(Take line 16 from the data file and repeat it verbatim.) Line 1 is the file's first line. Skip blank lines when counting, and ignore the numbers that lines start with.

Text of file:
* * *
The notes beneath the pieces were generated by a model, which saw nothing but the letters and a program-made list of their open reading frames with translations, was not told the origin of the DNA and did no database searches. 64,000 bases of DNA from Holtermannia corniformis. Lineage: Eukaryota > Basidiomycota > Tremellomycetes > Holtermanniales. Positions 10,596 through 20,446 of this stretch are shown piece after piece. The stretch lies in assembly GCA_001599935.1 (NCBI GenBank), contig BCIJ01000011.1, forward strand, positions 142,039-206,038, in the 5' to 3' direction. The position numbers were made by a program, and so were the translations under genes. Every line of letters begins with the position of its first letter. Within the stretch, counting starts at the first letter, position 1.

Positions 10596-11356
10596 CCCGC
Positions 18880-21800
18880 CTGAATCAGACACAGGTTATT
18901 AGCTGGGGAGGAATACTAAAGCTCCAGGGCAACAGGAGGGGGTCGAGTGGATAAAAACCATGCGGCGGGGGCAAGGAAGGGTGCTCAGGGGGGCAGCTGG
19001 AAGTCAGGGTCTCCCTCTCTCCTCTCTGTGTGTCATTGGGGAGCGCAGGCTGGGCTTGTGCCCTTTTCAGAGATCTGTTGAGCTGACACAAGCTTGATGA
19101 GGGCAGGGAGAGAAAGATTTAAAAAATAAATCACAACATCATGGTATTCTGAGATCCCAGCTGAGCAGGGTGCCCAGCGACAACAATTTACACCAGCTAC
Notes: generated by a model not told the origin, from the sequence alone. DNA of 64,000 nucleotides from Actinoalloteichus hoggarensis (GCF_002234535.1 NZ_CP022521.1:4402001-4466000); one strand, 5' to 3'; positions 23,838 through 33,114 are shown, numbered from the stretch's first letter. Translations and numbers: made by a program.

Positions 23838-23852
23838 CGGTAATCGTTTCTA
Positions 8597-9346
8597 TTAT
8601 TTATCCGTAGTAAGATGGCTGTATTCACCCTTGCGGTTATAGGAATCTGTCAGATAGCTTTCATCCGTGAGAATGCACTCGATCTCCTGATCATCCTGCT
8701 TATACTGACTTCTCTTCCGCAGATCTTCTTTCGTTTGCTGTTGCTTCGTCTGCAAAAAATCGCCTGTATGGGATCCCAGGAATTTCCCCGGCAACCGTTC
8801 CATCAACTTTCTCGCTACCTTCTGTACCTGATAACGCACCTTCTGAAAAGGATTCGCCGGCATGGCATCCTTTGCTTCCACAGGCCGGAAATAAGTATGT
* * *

8801 CATCAACTTTCTCGCTACCTTCTGTACCTGATAACGCACCTTCTGAAAAGGATTCGCCGGCATGGCATCCTTTGCTTCCACAGGCCGGAAATAAGTATGT